Some within the academy might consider an issue of Dickinson Magazine highlighting popular culture and celebrity to be trivial and wasteful. Yet, is not a healthy and broad-based intellectual curiosity encompassed in a useful liberal education? My position is enforced strongly by Dickinson's founder, Benjamin Rush, who, in a letter to a young man preparing to study medicine abroad, urged him to seek the company not just of the intellectually serious but also the wisdom of all the characters within society, including the cobbler and street sweeper.
As a Dickinsonian, I have taken such advice to heart. My life of "indiscriminate, yet disciplined outreach" was reinforced by a mentor, the esteemed 20th-century English literature scholar Hugh Kenner, while I was at Johns Hopkins University. Kenner urged my wife and me to approach people whom we might otherwise hesitate to bring into conversation, observing that you will be surprised how much insight and opportunity they can offer. He gave us the example of his trip to Paris as a graduate student hoping to interact with a radical dramatist to complete his dissertation. Night after night he sent a message to this gentleman's flat seeking a meeting. No answer. Then on the night that he was to sail back to the U.S., he received a note: "Dear Mr. Kenner, of course, I would be delighted to meet. Please come over now. Bring some wine, bread or cheese and we can talk. Samuel Beckett." That meeting was formative in Kenner's career, leading him to meet Ezra Pound, W.H. Auden and others who defined 20th-century literature.
An example from my own life: On my many flights about the world, I would read all magazines provided on the airplane, including People and US Weekly. You might think that as a purported scholar, I would avoid such reading. Oh, no! After one such flight I arrived in London to give a keynote speech at a conference. At the banquet I was seated between the CEO of EMI Recordings and the head of Prime Minister Tony Blair's Domestic Policy Unit at 10 Downing Street. The gregarious CEO asked if I had heard of the Spice Girls (he signed them). I said I had. He was astonished, asking, "Can you name them?" I said, of course, and proceeded to do so, as I had read an article about them in People the night before on my flight. He was so tickled that I as an academic appreciated his entertainment world that he facilitated my conversation with Blair's policy head. At the dinner's conclusion, Blair's representative asked if my wife and I would like to come by 10 Downing Street the next day for tea and conversation about American and English culture. After a quick but profoundly deliberate scan of our agenda, we said we were indeed free (actually, we had nothing on the schedule that day!) and would love to have tea. That meeting led to an introduction to Blair and the beginnings of an advising role for me.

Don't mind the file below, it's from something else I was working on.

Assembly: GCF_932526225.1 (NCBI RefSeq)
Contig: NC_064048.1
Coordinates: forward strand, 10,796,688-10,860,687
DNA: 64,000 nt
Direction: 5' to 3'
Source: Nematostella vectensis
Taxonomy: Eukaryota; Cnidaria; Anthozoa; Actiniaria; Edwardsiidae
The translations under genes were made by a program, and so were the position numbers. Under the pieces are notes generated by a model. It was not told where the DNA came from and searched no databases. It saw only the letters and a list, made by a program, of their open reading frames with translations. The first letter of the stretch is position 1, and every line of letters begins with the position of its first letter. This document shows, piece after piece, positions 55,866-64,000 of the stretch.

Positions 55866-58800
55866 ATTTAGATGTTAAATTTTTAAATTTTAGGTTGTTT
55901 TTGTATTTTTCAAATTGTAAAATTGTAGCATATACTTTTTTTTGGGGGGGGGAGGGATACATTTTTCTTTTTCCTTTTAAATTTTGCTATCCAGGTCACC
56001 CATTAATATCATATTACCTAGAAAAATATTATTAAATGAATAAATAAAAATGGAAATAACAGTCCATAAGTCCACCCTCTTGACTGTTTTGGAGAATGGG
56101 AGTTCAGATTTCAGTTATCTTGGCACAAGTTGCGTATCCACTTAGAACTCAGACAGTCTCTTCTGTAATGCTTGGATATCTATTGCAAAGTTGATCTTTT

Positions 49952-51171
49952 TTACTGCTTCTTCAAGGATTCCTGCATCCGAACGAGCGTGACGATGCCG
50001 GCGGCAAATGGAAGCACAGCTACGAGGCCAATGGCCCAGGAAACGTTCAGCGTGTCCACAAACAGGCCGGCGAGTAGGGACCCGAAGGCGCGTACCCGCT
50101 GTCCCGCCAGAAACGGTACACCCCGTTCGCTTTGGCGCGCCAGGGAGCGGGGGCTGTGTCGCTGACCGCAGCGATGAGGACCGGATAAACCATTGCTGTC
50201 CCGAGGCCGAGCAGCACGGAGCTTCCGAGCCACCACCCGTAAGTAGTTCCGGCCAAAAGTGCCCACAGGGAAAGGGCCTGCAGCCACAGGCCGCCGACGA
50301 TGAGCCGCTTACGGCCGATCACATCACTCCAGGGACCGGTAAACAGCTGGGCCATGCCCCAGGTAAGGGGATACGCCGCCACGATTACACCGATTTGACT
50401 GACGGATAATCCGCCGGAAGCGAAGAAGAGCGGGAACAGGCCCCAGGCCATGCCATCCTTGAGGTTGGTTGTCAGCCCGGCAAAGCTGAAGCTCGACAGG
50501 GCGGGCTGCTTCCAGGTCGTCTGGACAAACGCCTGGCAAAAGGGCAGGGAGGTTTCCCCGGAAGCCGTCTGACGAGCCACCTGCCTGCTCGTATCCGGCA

Also, decades ago I read an op-ed in The New York Times on education by Adm. Hyman Rickover, founder of the nuclear Navy, and wrote to him commenting upon the piece. I heard nothing for months but then received an invitation to the admiral's 80th birthday party hosted by presidents Jimmy Carter, Richard Nixon and Gerald Ford. The invitation was marked by the words "Compliments of the Admiral." My wife and I attended and met an array of Washington notables, including the presidents. The admiral followed by asking that I arrange a lunch at Johns Hopkins (where I was then working in my late 20s) with his old friend Milton S. Eisenhower, former president of the university, and the then president, Steven Muller. What an incredible experience listening to Rickover and Eisenhower talk about working for President Dwight Eisenhower, the end of World War II and the beginning of the Cold War. I remained connected with Rickover and his work in education reform and had the pleasure of being mentored by Milton Eisenhower (who also was president of Penn State and Kansas State universities) in higher-education leadership.
Finally, my pop-culture curiosity led to one of the most sentimental moments in my life. Always interested in baseball and growing up in upstate New York and born in the city, I cheered for the Yankees as a child and read everything about them and their historical giants. One evening many decades later I was taking a red-eye flight from San Francisco to New York City. At midnight the lounge area was somewhat dark and oddly empty. I was looking down reading and saw traces of formal dark shoes and elegant black pants appear across from me. Most folks then did not travel on a red-eye in such a formal way. We were the only presence in the waiting area. The person was quiet—not a sound—but I perceived a formidable but gentle person across from me. Gradually I raised my eyes and saw who was sitting there looking right at me. It was one of those Yankee giants—one from an earlier generation, but who was without question a massive celebrity as a ballplayer and as a husband to Marilyn Monroe—Joe DiMaggio. I did not speak, but merely nodded in appreciation for all that he had done for baseball and as a hero for me growing up. He simply nodded. I shall never forget that encounter. I saw before me the elegance and graciousness of a person truly accomplished in his field. I experienced the power of not speaking, yet profoundly communicating. Were it not for my youthful obsession with baseball, I would not have recognized Mr. DiMaggio.
As detailed in my "Notes to a 21st-century Student," never belittle any area of knowledge or experience. You never know when it will come in handy. I rest my case. Engage the world—all of it.
Published January 11, 2013